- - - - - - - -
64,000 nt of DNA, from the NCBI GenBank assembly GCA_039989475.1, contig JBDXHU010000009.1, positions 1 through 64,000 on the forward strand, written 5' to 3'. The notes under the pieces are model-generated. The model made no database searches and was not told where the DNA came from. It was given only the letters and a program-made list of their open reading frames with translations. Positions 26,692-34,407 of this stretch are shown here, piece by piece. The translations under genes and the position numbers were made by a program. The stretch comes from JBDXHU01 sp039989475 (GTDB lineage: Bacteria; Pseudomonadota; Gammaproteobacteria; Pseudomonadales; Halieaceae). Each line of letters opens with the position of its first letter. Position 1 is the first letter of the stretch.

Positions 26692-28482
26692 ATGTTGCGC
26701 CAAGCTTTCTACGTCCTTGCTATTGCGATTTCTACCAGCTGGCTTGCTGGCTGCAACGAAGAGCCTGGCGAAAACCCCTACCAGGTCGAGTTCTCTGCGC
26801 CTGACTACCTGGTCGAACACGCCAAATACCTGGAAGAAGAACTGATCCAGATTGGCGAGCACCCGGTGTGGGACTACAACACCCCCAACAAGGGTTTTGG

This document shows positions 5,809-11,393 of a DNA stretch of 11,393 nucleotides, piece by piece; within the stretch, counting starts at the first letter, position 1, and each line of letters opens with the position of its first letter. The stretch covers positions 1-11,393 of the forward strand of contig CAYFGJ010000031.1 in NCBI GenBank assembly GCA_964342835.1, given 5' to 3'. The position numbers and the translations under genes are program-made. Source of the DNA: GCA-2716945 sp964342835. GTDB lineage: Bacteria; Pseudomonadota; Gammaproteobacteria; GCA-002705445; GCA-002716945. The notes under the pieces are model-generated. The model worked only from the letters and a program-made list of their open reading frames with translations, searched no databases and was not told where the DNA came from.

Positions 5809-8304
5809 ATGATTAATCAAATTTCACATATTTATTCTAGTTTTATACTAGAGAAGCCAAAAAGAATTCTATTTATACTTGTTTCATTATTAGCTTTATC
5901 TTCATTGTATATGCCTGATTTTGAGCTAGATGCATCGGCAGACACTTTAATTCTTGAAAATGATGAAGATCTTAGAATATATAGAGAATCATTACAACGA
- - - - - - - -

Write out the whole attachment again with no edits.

64,000 nt of DNA, from the NCBI GenBank assembly GCA_039989475.1, contig JBDXHU010000009.1, positions 1 through 64,000 on the forward strand, written 5' to 3'. The notes under the pieces are model-generated. The model made no database searches and was not told where the DNA came from. It was given only the letters and a program-made list of their open reading frames with translations. Positions 26,692-34,407 of this stretch are shown here, piece by piece. The translations under genes and the position numbers were made by a program. The stretch comes from JBDXHU01 sp039989475 (GTDB lineage: Bacteria; Pseudomonadota; Gammaproteobacteria; Pseudomonadales; Halieaceae). Each line of letters opens with the position of its first letter. Position 1 is the first letter of the stretch.

Positions 26692-28482
26692 ATGTTGCGC
26701 CAAGCTTTCTACGTCCTTGCTATTGCGATTTCTACCAGCTGGCTTGCTGGCTGCAACGAAGAGCCTGGCGAAAACCCCTACCAGGTCGAGTTCTCTGCGC
26801 CTGACTACCTGGTCGAACACGCCAAATACCTGGAAGAAGAACTGATCCAGATTGGCGAGCACCCGGTGTGGGACTACAACACCCCCAACAAGGGTTTTGG

This document shows positions 5,809-11,393 of a DNA stretch of 11,393 nucleotides, piece by piece; within the stretch, counting starts at the first letter, position 1, and each line of letters opens with the position of its first letter. The stretch covers positions 1-11,393 of the forward strand of contig CAYFGJ010000031.1 in NCBI GenBank assembly GCA_964342835.1, given 5' to 3'. The position numbers and the translations under genes are program-made. Source of the DNA: GCA-2716945 sp964342835. GTDB lineage: Bacteria; Pseudomonadota; Gammaproteobacteria; GCA-002705445; GCA-002716945. The notes under the pieces are model-generated. The model worked only from the letters and a program-made list of their open reading frames with translations, searched no databases and was not told where the DNA came from.

Positions 5809-8304
5809 ATGATTAATCAAATTTCACATATTTATTCTAGTTTTATACTAGAGAAGCCAAAAAGAATTCTATTTATACTTGTTTCATTATTAGCTTTATC
5901 TTCATTGTATATGCCTGATTTTGAGCTAGATGCATCGGCAGACACTTTAATTCTTGAAAATGATGAAGATCTTAGAATATATAGAGAATCATTACAACGA